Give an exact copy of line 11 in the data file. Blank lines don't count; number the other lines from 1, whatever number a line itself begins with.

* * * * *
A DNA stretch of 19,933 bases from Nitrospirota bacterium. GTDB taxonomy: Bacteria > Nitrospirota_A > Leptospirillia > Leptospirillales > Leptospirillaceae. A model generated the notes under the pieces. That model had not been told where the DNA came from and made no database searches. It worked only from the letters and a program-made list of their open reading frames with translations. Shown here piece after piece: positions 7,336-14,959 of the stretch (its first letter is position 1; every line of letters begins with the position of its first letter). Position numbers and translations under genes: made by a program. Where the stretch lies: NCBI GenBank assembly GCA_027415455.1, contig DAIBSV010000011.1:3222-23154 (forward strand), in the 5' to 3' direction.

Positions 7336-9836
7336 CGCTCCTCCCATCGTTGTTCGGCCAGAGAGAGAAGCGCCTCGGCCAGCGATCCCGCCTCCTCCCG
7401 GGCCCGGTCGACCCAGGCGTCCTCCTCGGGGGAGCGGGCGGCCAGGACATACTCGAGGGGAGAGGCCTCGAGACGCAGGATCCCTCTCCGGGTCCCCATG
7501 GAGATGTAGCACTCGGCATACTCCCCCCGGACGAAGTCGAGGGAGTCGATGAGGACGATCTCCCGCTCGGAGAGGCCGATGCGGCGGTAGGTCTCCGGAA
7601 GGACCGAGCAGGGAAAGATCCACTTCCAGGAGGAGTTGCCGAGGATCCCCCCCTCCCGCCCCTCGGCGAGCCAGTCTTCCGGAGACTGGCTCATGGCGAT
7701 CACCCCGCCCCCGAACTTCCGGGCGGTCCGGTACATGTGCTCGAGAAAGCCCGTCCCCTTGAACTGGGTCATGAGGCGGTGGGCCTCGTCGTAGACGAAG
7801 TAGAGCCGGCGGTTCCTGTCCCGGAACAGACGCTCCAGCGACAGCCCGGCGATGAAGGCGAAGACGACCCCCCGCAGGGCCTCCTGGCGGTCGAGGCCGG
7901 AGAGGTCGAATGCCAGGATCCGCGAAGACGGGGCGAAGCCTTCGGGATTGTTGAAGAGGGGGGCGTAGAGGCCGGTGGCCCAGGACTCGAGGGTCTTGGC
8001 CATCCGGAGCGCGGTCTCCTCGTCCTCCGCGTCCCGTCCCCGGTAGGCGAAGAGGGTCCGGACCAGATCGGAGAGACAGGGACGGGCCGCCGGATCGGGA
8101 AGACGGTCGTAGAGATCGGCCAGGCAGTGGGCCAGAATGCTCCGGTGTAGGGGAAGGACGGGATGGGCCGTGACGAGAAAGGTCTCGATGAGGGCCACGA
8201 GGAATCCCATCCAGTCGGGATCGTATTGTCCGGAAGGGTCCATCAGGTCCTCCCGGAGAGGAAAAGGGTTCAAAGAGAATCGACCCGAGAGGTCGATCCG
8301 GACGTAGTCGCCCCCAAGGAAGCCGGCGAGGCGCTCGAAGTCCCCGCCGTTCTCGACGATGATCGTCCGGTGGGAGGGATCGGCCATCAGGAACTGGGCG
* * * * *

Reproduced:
8101 AGACGGTCGTAGAGATCGGCCAGGCAGTGGGCCAGAATGCTCCGGTGTAGGGGAAGGACGGGATGGGCCGTGACGAGAAAGGTCTCGATGAGGGCCACGA